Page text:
A campaign pushing for greater racial equality in dance has been launched in response to the death of George Floyd in the USA and the Black Lives Matter protests.
The TIRED Movement – which stands for Trying to Improve Racial Equality in the Dance industry – has been set up by Nottingham-based dance teacher Stacey Green.
Supports of the campaign include jazz choreographer and theatre director Dollie Henry, Bird College ballet teacher Anna Morgan and Ignite dance company co-principal Louise Harrison. The campaign already has about 700 followers on Instagram.
The movement aims to spark conversation about racial inequality within dance and to instigate a move towards greater diversity in the sector.
Green has 25 years teaching experience and has run her own dance school, Freedom Dance and Performance, in the Midlands more than 10 years.
She also co-founded the Freedom Foundation, which delivers dance, singing and song-writing programmes across schools to improve mental health.
Working with the foundation, the TIRED Movement aims to seek funding for a tour of schools in the UK to encourage conversation about racial inequality.
Green said: “Black Lives Matter has had a massive impact on me mentally and when you look at performing arts and in particular dance, it’s easy to see how under-represented ethnicities are.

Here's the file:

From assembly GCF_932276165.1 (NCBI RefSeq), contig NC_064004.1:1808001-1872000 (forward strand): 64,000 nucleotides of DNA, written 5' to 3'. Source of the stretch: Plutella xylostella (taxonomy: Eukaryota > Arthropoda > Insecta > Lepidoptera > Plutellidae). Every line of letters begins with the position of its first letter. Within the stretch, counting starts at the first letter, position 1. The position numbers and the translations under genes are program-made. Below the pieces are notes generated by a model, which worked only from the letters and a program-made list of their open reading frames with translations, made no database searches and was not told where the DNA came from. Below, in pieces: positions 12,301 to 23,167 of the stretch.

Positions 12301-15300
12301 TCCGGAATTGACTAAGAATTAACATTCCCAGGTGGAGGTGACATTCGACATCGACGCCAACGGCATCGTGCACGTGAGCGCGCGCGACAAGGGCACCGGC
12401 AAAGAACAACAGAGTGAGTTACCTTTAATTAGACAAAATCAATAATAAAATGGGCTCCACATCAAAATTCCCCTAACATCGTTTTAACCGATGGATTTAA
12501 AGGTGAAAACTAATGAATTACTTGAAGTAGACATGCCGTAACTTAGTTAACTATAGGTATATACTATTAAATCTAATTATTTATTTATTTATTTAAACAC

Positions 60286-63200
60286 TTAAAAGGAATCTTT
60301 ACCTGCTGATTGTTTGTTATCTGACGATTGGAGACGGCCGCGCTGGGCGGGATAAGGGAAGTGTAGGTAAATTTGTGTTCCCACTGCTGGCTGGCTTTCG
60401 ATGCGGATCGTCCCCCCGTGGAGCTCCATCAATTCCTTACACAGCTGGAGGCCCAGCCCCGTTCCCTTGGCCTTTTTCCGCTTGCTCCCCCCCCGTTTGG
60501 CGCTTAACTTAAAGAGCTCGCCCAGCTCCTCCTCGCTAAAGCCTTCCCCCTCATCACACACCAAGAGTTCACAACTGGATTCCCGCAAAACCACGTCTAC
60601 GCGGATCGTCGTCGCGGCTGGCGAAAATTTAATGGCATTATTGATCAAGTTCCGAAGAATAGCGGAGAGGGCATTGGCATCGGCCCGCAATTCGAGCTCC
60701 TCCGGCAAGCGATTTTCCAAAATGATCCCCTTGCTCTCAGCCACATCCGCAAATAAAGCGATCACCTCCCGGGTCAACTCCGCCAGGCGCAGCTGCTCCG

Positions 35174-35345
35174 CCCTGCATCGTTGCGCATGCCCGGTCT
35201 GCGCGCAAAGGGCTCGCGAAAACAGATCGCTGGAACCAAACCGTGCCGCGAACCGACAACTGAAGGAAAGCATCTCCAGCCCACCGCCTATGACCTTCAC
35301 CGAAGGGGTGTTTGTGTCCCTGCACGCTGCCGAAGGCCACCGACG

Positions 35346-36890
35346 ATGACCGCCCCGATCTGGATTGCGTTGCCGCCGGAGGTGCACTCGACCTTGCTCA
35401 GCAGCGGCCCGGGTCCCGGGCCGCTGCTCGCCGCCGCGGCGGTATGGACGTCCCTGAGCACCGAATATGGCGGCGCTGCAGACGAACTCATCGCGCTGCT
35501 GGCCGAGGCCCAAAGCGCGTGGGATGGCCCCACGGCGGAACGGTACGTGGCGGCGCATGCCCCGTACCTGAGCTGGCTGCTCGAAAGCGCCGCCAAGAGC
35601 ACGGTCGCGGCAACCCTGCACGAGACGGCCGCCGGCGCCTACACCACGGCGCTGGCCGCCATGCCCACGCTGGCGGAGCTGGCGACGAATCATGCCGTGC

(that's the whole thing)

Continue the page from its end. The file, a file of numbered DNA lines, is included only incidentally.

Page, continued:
“There are lots of things that need to change – more ethnically diverse teachers, examiners, adjudicators and judges at competitions – and it starts at grassroot levels.”
Green said it was disgraceful that she had never seen a black examiner or adjudicator in the past 40 years.
“The current teacher training curriculum does not address embracing ethnically diverse students and the approach of understanding what is needed when teaching different ethnic cultures, so how does a newly qualified dance teacher learn?” she said.
“The vast majority of examiners and adjudicators are white and while they’re brilliant at what they do, black dancers and performers are never going to aspire to take those roles as they have no one to look up to.”
Green added: “Traditionally, the ballet uniform is pink tights and pink ballet shoes. Why should a young black dancer cover their legs in a shade of tights that does not reflect their skin tone and why are the prices more expensive? Why can’t you buy skin tone ballet shoes for all ages?”